I’ve written about the importance of professional editing before. Recently, however, as I slog my way through edits for my second book, I’ve come to appreciate the relationship I have with my editor much, much more.

You see, as I did some quick research for this post, which was originally set to be a piece on why professional editing is so important for indie authors, I came to realize a lot of writers have a contentious relationship with editors. Some of the things writers have said about editors is… less than kind.

I can’t help but wonder if this uneasy relationship is created more by the writer or by the publishing house. I do understand it’s difficult to have your work critiqued (you can check out a short retelling of the temper tantrum I threw when my manuscript came back from the editor in the blog I linked to above). But I also have to wonder if some of this unease comes from the traditionally published author being forced by his publishing house to work with an editor he doesn’t click with.

Not every professional relationship in your life needs to be the perfect fit. It doesn’t matter so much if you like your accountant, for example. It helps, to be sure, but as long as everything is done properly, there doesn’t really need to be chemistry. There are some professional relationships, however, where chemistry is extremely important. Editors fall into this second category (therapists, doctors, and teachers also come to mind).

And I’m not talking about chemistry in terms of you and your editor are BFFs, although some writers do share that relationship with their editors. I’m talking about professional chemistry which, in my experience, is premised upon mutual respect and, most importantly, trust.

Trust, especially in the self-publishing world, is incredibly important, because let’s be honest, there are a lot of people out there trying to scam indie authors (and succeeding at it). We don’t have publishing houses behind us to protect us from these people. A lot of us don’t even have agents. Publishing houses and agents will protect traditionally published authors because it’s in their best interests to do so. But, as in all things indie, we must fill that void and step up to protect our own interests, which means finding an editor we can trust not only with our money, but also with our writing.

All this leads me to a few bullet points which are indicative of a good relationship with your editor:

  • Your editor is enthusiastic about your work. If your editor isn’t proud to put his or her name on your book, something is wrong. My editor was as excited about my book launch as I was. She shared my book on her social media platforms and put it in her newsletter. If she hadn’t been excited to put her name on it, I would have been very, very worried. Your book is not only a reflection of you but also your editor, and if your editor doesn’t want to claim it, you might have a problem.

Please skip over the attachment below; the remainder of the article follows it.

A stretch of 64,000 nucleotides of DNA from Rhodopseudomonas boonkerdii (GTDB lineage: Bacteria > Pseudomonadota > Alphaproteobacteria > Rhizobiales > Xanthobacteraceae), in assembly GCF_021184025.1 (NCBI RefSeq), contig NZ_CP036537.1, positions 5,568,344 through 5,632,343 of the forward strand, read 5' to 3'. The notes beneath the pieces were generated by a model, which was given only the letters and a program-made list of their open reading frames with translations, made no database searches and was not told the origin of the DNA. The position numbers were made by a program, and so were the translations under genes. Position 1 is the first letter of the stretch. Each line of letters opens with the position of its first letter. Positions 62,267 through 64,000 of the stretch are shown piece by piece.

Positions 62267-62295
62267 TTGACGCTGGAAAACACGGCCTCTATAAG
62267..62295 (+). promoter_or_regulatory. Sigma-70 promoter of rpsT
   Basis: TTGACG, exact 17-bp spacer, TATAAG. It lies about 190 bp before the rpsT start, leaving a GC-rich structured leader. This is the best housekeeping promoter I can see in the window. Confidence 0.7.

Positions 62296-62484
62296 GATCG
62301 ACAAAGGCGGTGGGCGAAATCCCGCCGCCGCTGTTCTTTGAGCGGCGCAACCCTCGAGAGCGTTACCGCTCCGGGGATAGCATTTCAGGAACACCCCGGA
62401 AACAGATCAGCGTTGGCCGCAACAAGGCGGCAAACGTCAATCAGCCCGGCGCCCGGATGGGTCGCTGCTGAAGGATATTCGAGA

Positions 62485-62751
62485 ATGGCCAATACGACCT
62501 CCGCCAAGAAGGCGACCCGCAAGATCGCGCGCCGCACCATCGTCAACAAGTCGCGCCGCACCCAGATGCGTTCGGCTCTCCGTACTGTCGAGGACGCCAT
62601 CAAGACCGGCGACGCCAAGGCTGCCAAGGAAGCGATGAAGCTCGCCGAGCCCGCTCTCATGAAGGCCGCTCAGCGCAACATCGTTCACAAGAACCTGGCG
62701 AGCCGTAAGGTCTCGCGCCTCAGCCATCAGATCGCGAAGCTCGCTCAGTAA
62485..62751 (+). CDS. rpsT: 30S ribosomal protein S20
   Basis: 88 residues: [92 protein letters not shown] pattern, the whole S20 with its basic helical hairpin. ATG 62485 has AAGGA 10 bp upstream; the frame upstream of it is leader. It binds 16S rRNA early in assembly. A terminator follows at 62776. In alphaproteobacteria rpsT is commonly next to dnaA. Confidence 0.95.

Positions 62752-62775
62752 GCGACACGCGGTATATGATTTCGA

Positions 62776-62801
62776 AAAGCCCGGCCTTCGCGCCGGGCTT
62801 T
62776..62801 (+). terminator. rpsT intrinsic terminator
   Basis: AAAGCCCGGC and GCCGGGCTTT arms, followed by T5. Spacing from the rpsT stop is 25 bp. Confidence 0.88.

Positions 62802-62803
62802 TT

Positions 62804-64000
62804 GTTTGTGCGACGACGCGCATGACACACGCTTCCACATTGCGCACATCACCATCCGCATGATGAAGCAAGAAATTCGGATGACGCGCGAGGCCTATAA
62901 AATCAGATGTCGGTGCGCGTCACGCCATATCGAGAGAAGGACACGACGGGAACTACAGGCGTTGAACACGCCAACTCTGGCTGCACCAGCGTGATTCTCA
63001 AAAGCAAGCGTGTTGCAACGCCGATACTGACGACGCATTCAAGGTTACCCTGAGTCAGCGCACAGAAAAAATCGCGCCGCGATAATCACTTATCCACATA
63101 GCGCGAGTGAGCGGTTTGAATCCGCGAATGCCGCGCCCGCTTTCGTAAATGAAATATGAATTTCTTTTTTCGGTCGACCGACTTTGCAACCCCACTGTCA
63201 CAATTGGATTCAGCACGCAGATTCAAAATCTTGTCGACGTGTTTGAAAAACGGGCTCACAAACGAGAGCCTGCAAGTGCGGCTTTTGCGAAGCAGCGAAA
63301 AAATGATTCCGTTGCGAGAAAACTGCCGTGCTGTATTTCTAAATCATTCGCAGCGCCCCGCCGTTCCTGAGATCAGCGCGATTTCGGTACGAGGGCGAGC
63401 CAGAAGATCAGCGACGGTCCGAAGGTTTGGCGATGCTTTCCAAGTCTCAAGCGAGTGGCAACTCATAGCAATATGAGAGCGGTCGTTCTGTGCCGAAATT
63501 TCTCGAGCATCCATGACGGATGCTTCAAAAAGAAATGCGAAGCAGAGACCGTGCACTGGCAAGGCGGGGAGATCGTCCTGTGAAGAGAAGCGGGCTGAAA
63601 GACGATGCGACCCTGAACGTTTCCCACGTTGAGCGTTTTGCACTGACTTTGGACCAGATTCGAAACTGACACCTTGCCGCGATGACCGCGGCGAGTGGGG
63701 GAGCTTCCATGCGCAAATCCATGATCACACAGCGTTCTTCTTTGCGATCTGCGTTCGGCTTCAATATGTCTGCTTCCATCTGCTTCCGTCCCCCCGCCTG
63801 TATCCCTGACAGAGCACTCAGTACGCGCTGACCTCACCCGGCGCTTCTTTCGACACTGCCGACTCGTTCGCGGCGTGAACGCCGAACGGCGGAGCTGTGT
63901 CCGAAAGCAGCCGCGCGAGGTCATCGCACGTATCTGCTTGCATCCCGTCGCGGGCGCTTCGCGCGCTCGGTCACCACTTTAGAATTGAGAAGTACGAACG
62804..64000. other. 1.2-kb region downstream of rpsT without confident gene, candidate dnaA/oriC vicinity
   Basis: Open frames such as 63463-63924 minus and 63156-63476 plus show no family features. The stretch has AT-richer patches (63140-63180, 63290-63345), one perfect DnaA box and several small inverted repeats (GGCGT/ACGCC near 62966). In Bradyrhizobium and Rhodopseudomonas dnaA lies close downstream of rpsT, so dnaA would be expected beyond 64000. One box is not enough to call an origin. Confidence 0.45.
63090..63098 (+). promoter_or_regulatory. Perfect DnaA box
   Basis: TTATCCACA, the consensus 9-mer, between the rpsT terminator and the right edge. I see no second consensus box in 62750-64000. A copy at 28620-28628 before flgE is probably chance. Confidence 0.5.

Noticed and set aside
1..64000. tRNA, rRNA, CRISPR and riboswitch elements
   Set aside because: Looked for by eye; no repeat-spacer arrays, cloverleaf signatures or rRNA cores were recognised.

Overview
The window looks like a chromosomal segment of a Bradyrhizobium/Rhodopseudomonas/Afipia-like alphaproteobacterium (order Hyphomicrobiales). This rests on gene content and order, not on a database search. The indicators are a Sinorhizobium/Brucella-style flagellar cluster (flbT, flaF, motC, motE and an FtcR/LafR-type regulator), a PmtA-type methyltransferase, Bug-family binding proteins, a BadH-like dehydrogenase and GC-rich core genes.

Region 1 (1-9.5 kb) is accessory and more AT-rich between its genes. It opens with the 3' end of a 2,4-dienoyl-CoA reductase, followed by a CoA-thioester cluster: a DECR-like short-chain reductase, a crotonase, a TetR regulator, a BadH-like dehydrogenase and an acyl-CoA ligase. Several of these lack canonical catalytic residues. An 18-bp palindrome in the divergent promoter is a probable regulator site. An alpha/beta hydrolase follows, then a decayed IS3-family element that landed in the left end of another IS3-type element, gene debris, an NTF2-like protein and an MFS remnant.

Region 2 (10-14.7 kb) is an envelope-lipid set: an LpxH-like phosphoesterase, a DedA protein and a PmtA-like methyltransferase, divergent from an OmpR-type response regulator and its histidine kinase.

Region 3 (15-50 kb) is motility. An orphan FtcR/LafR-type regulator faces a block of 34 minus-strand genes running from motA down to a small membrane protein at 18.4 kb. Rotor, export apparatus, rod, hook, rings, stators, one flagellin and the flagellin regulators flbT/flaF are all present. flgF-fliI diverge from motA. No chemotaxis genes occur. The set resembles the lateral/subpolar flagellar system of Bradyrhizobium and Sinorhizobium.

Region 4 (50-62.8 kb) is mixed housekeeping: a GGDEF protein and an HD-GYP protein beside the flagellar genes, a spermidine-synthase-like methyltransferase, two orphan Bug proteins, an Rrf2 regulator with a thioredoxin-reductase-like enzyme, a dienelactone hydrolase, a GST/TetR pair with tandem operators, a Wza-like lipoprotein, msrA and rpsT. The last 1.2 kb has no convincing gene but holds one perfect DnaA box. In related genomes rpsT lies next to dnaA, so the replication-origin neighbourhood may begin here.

• Your editor takes time to listen to your concerns and questions surrounding her suggestions. The editing process should be a collaboration. We are indie authors for a reason. This is not the way it used to be where editors in publishing houses were handed the manuscript and a red pen, and the author was handed a blindfold and handcuffs. All right, this is an exaggeration, but you get where I’m going. One of the nice things about being an indie author is increased creative control. This means that your editor should never be steamrolling you. Improving your manuscript should be a conversation, and your editor should be happy to participate. My editor is very intuitive about my characters and my writing, so to be honest, I don’t usually have a ton of questions for her, but when I do, her responses are always thoughtful, and most of the time, I end up coming up with something that is a combination of my vision and hers that works better than either of our original ideas.
  • Your editor is interested in your long-term success as an author. This actually is just good business sense. Your editor should want you to be successful so you keep coming back. Also, the more successful you are, the more their reputation grows. An editor interested in maintaining long-term relationships with clients is an editor who is vested in the success of their clients. My editor helped me answer questions related not only to writing, but also to the industry. When she didn’t have the answers, she would point me in the direction of someone who did. She wants me to succeed, because it will help her succeed. This should always be a symbiotic relationship. An editor who couldn’t care less when your next book is coming out, is an editor who isn’t invested in you or your career and by extension, your writing.

If you have these three things in an editor, you’re probably well on your way to a good relationship. And trust me, in this industry, you’re going to need it.

For a list of editors to consider, I will refer you to Joanna Penn’s:

For information on my editor, the fabulous Katie McCoach, visit her site here:

Have any other advice for a happy and healthy relationship with an editor? Add it to the comments!

Happy editing everyone!

❤ Aimee